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2.2 Capability approach

A good life needs resources, but also the ability to use them well. If you want to be mobile, you need a vehicle, like a bicycle. But you must be able to ride it. This applies to many issues of sustainability: we need renewable energies, but we also must use them sensibly, we need to plan our journeys sustainably etc. Amartya Sen (India) and Martha Nussbaum (US) thought about what capabilities are necessary for a sustainable life and identified ten core capabilities. Here five of them:

  • Being able to use the senses, to imagine, think, and reason—and to do these things in a "truly human" way. Realising how sunshine or rain feels on our skin, listening to the sounds of nature, enjoying music and arts – these are things we all should be able to do.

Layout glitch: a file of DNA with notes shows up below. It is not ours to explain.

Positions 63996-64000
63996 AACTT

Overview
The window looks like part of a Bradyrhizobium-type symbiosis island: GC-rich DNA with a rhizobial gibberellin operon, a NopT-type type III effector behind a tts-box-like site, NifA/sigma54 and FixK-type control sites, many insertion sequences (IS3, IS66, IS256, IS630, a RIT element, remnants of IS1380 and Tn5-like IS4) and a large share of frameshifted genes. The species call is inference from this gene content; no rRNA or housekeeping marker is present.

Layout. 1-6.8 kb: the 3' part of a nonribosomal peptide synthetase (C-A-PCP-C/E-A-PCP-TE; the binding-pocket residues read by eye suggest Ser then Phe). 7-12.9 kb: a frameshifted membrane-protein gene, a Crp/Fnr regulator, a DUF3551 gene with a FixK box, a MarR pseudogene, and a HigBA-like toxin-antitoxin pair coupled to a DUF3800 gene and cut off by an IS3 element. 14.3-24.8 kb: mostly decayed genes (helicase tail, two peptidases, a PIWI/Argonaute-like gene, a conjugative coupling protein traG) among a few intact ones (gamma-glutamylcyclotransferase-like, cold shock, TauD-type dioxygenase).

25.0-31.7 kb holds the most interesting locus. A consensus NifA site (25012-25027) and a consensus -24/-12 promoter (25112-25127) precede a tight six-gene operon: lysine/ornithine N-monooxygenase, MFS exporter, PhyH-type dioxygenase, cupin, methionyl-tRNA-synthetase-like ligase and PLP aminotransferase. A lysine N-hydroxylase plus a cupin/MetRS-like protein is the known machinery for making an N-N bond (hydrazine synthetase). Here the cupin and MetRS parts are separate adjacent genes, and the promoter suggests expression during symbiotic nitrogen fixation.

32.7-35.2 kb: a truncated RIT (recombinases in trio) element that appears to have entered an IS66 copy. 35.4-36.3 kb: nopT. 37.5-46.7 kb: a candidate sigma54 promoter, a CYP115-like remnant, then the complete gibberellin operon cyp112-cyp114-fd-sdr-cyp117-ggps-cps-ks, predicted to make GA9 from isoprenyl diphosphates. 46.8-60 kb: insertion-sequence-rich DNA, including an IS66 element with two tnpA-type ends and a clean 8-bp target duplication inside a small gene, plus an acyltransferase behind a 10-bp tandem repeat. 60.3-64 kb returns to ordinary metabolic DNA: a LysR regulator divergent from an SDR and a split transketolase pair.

• Being able to live with and toward others, to recognize and show concern for other humans, to engage in various forms of social interaction; to be able to imagine the situation of another. Caring for others, their needs and their feelings makes us truly human.
  • Being able to live with concern for and in relation to animals, plants, and the world of nature. The famous philosopher Albert Schweizer said: “I am life that wants to live in the midst of life that wants to live."
  • Being able to laugh, to play, to enjoy recreational activities. Let’s have fun! It is part of a good life.
  • Being able to participate effectively in political choices that govern one's life.

These competences and capabilities are in focus in all the presented activities in this handbook.
They are slightly restructured from their origin to work in a blended learning context.


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